The current political-institutional crisis forces us to re-imagine the political and social as spaces of collective action. The city is a space of experience and acting we know and participate in daily, not only symbolizing but also embodying our social common. While it’s the key layer between the square and the parliament, between the 15M and Podemos, its importance is not just a matter of scale: politics in the city has a potential to propose radical new methodologies for thinking proximity and difference in organizing. It has the power to explode binaries and contradictions between the street and the state, the micro and the macro, and even the local and the global.
Is Barcelona on the verge of a feminist revolution?
by Kate Shea Baird on April 7, 2015
Something special is happening in Barcelona. At the local elections in May, the citizen platform Barcelona en Comú (Barcelona in Common) could snatch control of the city council. If it succeeds, the consequences for the women of Barcelona and, perhaps, cities all over the world, could be radical.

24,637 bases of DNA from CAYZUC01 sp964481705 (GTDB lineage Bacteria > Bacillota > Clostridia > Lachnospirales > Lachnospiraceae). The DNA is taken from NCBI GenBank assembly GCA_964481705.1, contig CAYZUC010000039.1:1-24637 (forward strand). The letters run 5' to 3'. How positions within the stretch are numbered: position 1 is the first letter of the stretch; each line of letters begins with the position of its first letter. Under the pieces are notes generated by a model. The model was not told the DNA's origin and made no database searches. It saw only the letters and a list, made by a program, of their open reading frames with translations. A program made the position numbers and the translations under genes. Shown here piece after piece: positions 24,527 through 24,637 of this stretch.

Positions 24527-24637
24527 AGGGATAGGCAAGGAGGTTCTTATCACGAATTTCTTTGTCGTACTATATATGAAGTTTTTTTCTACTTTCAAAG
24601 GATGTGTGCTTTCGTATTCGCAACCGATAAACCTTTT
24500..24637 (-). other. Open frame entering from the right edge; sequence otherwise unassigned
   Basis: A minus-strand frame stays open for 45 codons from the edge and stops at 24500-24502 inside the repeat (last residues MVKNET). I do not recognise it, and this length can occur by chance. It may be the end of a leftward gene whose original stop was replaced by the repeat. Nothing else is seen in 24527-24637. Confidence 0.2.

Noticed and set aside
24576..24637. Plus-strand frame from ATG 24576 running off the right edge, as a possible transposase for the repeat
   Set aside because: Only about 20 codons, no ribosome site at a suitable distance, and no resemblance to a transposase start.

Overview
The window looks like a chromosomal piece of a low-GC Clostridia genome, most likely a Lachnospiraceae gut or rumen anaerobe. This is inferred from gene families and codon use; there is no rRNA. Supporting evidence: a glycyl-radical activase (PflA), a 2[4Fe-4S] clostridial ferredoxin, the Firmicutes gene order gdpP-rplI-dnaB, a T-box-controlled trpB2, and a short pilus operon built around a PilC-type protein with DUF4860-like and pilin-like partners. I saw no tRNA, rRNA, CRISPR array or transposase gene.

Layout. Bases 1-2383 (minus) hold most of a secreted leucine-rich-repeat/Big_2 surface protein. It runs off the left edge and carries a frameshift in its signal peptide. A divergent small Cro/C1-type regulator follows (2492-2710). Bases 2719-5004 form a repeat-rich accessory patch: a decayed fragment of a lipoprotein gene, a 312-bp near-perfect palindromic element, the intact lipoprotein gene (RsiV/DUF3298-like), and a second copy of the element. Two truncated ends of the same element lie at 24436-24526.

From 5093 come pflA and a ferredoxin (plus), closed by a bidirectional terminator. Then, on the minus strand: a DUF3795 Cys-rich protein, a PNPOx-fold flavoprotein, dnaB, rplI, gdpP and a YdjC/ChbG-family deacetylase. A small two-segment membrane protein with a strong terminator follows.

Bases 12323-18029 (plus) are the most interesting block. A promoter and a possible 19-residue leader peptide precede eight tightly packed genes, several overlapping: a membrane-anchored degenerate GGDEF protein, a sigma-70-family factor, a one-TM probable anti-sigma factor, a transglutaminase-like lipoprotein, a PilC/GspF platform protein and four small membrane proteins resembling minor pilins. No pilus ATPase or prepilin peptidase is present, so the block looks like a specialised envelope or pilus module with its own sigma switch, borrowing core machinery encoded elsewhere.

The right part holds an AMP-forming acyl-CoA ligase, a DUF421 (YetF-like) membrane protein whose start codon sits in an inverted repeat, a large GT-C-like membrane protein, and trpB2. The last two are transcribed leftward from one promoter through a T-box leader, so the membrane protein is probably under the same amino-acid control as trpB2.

A victory for Barcelona en Comú would catapult anti-eviction activist Ada Colau into the mayoralty. The election of the city’s first female mayor would be a landmark event in itself, but in the case of Colau it would have special significance. After her rapid rise to national prominence in 2013, Colau turned down offers from traditional parties to stand on their tickets. Only with the apparition of Barcelona en Comú (initially known as Guanyem Barcelona) did she decide to make the leap into electoral politics.
The platform’s roots in the city’s neighborhood associations and social movements, in which women have historically played a leading role, are allowing Ada Colau and the women working alongside her to shape the initiative in their own image, rather than playing by the rules of the male establishment. They are developing new forms of horizontal, networked leadership that stand in stark contrast to the hierarchical models typical of traditional politics. Barcelona en Comú is showing how urban politics can be feminized from the bottom up.